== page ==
Noir is Protest Literature: Thats Why Its Having a Renaissance as can the reinvention of the comic book hero that was launched in the 1980s with The Dark Knight Returns and Watchmen and reached its grunting, Noir, as it emerged in the middle of a violent century, said to hell with all that.
The antihero also plays a prominent role in films noir such as Double Indemnity (1944) and Night and the City (1950), in gangster films such as The Godfather (1972), and in Western films, especially the Revisionist Western and Spaghetti Western. The AntiHero in the American Novel: The authors' caveats and repeated efforts at alternative definition have been echoed in subsequent scholarship: in the more than five decades since, there have been innumerable further attempts at definition, yet in the words of cinema historian Mark Bould, film noir remains an" elusive phenomenon always just out of reach".
Definition, Usage and a list of AntiHero Examples in common speech and literature. Antihero is a literary device used by writers for a prominent character in a play or book that has characteristics opposite to that of a conventional hero. The isolation from society of the typical noir hero was underscored by the use of stark highcontrast lightingthe most notable visual feature of film noir.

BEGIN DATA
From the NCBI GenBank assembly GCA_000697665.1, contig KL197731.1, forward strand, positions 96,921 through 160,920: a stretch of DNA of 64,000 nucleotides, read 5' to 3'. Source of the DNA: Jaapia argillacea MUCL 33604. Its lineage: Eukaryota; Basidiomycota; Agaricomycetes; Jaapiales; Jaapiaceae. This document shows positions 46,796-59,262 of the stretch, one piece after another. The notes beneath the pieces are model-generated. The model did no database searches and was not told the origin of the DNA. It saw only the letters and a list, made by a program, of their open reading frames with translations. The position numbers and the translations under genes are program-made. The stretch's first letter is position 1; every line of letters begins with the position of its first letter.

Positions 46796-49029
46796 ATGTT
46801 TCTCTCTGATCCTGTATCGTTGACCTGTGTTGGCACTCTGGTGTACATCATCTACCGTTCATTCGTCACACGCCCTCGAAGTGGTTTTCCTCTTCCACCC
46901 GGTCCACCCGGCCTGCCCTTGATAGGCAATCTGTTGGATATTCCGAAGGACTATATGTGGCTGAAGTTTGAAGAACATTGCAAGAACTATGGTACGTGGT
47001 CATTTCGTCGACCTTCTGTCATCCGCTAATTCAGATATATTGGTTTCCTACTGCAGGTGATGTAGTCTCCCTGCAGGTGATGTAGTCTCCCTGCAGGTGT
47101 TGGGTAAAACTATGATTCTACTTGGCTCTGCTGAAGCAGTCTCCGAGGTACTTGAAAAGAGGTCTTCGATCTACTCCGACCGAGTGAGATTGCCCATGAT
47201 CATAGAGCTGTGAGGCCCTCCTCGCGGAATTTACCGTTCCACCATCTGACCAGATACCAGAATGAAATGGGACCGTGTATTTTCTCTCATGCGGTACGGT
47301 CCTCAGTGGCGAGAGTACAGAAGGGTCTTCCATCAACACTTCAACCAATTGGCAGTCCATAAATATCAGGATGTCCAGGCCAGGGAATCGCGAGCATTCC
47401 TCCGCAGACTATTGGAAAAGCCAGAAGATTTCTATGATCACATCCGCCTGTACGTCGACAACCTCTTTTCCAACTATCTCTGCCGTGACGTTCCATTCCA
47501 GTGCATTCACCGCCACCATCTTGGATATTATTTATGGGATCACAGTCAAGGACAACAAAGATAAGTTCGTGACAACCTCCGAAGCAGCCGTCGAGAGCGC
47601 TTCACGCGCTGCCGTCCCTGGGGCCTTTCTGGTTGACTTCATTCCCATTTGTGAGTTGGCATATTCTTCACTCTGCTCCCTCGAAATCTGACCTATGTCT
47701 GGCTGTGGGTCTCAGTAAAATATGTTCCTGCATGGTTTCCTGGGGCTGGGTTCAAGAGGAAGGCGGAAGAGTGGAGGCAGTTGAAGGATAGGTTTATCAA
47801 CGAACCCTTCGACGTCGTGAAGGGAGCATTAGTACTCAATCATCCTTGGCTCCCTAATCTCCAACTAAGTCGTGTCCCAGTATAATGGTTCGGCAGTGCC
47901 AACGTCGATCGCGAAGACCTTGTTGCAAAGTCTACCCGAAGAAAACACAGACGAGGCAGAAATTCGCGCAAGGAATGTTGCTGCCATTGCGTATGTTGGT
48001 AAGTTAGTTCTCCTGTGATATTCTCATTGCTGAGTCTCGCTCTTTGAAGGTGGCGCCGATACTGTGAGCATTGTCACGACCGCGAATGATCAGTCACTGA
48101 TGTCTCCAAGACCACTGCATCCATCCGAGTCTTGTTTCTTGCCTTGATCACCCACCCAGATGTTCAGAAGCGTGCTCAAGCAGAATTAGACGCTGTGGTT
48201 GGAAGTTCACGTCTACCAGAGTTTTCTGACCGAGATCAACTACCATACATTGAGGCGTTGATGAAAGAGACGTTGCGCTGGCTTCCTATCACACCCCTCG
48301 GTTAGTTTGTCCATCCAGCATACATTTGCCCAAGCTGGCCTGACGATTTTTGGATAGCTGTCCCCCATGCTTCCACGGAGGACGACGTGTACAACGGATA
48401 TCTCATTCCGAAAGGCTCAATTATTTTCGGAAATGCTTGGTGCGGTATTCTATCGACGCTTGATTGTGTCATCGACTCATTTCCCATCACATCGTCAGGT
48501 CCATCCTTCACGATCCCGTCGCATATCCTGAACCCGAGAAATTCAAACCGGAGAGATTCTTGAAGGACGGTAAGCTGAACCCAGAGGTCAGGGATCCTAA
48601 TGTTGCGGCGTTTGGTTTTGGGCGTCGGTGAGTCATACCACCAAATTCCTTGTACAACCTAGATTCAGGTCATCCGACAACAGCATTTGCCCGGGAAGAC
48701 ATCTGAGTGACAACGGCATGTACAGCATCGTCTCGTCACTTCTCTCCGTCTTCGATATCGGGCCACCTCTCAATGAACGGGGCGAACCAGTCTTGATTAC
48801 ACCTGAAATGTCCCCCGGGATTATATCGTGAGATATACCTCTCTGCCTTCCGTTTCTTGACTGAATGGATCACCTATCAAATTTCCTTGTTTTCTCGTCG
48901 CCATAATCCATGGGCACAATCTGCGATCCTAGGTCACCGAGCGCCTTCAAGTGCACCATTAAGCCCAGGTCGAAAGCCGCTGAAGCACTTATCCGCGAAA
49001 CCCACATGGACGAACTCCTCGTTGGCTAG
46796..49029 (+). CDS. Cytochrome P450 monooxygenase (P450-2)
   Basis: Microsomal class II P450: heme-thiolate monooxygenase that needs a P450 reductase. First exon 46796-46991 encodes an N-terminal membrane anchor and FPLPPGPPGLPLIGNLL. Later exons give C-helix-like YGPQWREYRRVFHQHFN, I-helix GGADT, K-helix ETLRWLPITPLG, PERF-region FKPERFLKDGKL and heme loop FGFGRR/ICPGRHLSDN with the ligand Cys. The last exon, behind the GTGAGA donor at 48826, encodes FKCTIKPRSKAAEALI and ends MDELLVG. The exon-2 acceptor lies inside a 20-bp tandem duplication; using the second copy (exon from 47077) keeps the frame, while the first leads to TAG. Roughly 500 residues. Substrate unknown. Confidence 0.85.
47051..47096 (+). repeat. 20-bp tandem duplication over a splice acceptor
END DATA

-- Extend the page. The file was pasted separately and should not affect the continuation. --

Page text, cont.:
The shadowy noir style can be traced to the German Expressionist cinema of the silent era. In film noir the male protagonist is often a detective or an otherwise social alienated individual. Sometimes the male heroes are featured as amnesiacs, a situation that absolutely creates a feeling of social estrangement and disillusionment.
These hardboiled heroes are antisocial loners that are The Philosophy of Film Noir For example, in a wellknown essay on its social context,certainly a film noir antihero: alienated, cynical, and abrasive in his wit, hostile to the society in which he lives, shrewdly intelligent in his pursuit of his enemy and ruthless when others block his path.
His black attire, specified in Film Noir (literally 'black film or cinema') was coined by French film critics (first by Nino Frank in 1946) who noticed the trend of how 'dark downbeat and black the looks and themes were of many American crime and detective films released in France to theatres following the war, such as The